It is a very well-designed library that clearly abides by its guiding principles of modularity and extensibility, enabling us to easily assemble powerful, complex models from primitive building blocks. This has been demonstrated in numerous blog posts and tutorials, in particular, the excellent tutorial on Building Autoencoders in Keras. As the name suggests, that tutorial provides examples of how to implement various kinds of autoencoders in Keras, including the variational autoencoder (VAE) [1]. Visualization of 2D manifold of MNIST digits (left) and the representation of digits in latent space colored according to their digit labels (right). Like all autoencoders, the variational autoencoder is primarily used for unsupervised learning of hidden representations.

The goal of the variational autoencoder (VAE) is to learn a probability distribution $Pr(\mathbf{x})$ over a multi-dimensional variable $\mathbf{x}$. There are two main reasons for modelling distributions. First, we might want to draw samples (generate) from the distribution to create new plausible values of $\mathbf{x}$. Second, we might want to measure the likelihood that a new vector $\mathbf{x} {*}$ was created by this probability distribution. In fact, it turns out that the variational autoencoder is well-suited to the former task but not for the latter. It is common to talk about the variational autoencoder as if it is the model of $Pr(\mathbf{x})$. However, this is misleading; the variational autoencoder is a neural architecture that is designed to help learn the model for $Pr(\mathbf{x})$.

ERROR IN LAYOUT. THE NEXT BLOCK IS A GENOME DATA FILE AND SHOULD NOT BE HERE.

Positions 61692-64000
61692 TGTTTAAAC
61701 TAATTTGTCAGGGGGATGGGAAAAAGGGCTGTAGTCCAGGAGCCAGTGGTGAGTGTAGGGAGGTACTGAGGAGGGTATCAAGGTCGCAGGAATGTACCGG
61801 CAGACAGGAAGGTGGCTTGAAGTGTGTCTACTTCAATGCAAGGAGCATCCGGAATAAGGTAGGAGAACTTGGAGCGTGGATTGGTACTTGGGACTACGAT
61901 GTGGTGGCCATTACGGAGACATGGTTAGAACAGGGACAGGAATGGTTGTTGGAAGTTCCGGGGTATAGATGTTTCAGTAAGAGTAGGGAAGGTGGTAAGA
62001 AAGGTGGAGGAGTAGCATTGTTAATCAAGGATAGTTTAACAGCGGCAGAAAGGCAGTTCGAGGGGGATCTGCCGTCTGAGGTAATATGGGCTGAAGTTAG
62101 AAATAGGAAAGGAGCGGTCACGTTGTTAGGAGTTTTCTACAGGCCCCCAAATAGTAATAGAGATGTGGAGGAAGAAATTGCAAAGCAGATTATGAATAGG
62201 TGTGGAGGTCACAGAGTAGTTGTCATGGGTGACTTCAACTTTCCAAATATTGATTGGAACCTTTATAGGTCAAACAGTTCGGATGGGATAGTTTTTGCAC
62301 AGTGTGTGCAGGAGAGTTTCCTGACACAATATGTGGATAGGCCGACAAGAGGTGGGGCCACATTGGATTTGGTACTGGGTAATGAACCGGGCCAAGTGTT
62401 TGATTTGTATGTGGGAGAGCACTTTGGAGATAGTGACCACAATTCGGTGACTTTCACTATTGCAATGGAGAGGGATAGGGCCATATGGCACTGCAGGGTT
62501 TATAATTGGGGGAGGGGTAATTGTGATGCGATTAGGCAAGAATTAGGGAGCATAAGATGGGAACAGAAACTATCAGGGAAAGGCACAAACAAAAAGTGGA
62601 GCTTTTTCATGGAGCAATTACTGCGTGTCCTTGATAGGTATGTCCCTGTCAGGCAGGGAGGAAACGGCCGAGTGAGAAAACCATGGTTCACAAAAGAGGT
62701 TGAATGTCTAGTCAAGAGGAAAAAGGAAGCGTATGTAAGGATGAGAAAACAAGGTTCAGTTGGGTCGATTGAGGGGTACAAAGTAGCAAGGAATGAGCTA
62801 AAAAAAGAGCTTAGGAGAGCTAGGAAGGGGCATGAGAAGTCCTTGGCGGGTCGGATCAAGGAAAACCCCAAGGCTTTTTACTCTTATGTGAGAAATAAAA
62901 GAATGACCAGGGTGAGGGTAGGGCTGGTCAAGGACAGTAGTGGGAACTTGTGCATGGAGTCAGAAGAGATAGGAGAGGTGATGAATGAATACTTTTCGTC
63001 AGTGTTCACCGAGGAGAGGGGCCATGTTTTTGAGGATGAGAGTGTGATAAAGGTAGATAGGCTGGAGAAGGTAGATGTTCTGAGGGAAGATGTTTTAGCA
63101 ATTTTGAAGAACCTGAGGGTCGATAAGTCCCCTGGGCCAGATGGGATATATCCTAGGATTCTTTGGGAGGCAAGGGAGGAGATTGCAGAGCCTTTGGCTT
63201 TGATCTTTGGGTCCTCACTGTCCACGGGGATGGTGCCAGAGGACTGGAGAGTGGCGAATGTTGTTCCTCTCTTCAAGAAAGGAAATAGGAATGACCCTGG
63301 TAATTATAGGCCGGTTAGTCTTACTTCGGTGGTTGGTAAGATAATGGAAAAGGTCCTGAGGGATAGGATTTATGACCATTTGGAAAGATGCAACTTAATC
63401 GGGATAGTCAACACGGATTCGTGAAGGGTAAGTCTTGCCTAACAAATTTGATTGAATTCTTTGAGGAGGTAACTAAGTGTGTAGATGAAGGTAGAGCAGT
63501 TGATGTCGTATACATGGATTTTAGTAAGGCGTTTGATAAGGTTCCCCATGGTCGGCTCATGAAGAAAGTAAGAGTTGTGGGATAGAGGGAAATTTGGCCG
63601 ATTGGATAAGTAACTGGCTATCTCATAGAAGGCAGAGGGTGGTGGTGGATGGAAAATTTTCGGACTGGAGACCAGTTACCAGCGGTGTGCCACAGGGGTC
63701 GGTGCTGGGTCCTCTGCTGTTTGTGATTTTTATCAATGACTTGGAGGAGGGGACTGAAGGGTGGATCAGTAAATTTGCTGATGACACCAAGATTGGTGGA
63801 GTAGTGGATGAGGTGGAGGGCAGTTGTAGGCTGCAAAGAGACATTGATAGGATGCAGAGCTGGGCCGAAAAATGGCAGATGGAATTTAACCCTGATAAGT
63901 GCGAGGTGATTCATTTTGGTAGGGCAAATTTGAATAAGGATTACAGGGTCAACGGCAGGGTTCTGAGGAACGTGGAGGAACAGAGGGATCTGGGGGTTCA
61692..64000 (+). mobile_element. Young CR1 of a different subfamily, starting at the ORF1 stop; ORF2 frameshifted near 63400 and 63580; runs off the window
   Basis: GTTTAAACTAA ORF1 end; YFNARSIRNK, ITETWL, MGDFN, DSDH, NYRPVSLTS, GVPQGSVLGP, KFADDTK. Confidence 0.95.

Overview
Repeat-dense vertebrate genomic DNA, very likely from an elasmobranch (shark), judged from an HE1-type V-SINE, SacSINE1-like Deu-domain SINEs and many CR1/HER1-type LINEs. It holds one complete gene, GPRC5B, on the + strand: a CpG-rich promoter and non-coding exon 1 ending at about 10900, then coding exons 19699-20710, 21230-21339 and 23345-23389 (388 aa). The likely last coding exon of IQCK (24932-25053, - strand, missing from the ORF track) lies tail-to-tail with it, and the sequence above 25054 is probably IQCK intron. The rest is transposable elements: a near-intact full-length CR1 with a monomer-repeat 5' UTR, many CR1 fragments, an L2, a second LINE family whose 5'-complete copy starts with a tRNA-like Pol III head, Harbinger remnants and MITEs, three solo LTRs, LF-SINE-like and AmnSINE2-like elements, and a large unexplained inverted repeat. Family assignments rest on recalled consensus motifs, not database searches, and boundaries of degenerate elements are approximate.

Figure 1: A two-dimensional convex function represented via contour lines. The function value is constant on the boundary of each such ellipse, and decreases as the ellipse becomes smaller and smaller. Let us assume we want to minimize this function starting from a point \(A\). The red line shows the path followed by a gradient descent optimizer converging to the minimum point \(B\), while the green dashed line represents the direct line joining \(A\) and \(B\). In today's post, we will discuss an interesting property concerning the trajectory of gradient descent iterates, namely the length of the Gradient Descent curve.

Sparse coding is a class of unsupervised methods for learning sets of over-complete bases to represent data efficiently. While techniques such as Principal Component Analysis (PCA) allow us to learn a complete set of basis vectors efficiently, we wish to learn an over-complete set of basis vectors to represent input vectors \mathbf{x}\in\mathbb{R} n (i.e. The advantage of having an over-complete basis is that our basis vectors are better able to capture structures and patterns inherent in the input data. Therefore, in sparse coding, we introduce the additional criterion of sparsity to resolve the degeneracy introduced by over-completeness. Here, we define sparsity as having few non-zero components or having few components not close to zero.

This repository contains both MATLAB and R code for implementing the Bayesian GP-LVM. The MATLAB code is in the subdirectory vargplvm, the R code in vargplvmR. For a quick description and sample videos / demos check: http://git.io/A3Uv The Bayesian GP-LVM (Titsias and Lawrence, 2010) is an extension of the traditional GP-LVM where the latent space is approximately marginalised out in a variational fashion (hence the prefix'vargplvm'). Let us denote \mathbf{Y} as a matrix of observations (here called outputs) with dimensions n \times p, where n rows correspond to datapoints and p columns to dimensions.